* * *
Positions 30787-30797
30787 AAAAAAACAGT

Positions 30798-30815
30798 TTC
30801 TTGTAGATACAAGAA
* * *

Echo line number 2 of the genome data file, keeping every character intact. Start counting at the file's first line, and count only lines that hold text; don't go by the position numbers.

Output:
30787 AAAAAAACAGT